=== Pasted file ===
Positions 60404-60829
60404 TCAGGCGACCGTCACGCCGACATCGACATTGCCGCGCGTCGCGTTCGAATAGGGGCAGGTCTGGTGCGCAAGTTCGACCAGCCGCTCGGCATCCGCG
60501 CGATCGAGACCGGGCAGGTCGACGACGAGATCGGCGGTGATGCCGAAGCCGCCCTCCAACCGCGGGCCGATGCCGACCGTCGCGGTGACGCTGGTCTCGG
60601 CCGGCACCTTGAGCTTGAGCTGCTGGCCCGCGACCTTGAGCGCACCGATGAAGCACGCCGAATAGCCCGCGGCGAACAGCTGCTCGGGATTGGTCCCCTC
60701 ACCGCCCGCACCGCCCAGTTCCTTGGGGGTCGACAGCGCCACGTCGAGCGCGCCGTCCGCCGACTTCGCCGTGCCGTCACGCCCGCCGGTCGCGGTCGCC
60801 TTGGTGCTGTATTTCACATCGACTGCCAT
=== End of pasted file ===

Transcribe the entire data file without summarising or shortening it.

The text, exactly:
Positions 60404-60829
60404 TCAGGCGACCGTCACGCCGACATCGACATTGCCGCGCGTCGCGTTCGAATAGGGGCAGGTCTGGTGCGCAAGTTCGACCAGCCGCTCGGCATCCGCG
60501 CGATCGAGACCGGGCAGGTCGACGACGAGATCGGCGGTGATGCCGAAGCCGCCCTCCAACCGCGGGCCGATGCCGACCGTCGCGGTGACGCTGGTCTCGG
60601 CCGGCACCTTGAGCTTGAGCTGCTGGCCCGCGACCTTGAGCGCACCGATGAAGCACGCCGAATAGCCCGCGGCGAACAGCTGCTCGGGATTGGTCCCCTC
60701 ACCGCCCGCACCGCCCAGTTCCTTGGGGGTCGACAGCGCCACGTCGAGCGCGCCGTCCGCCGACTTCGCCGTGCCGTCACGCCCGCCGGTCGCGGTCGCC
60801 TTGGTGCTGTATTTCACATCGACTGCCAT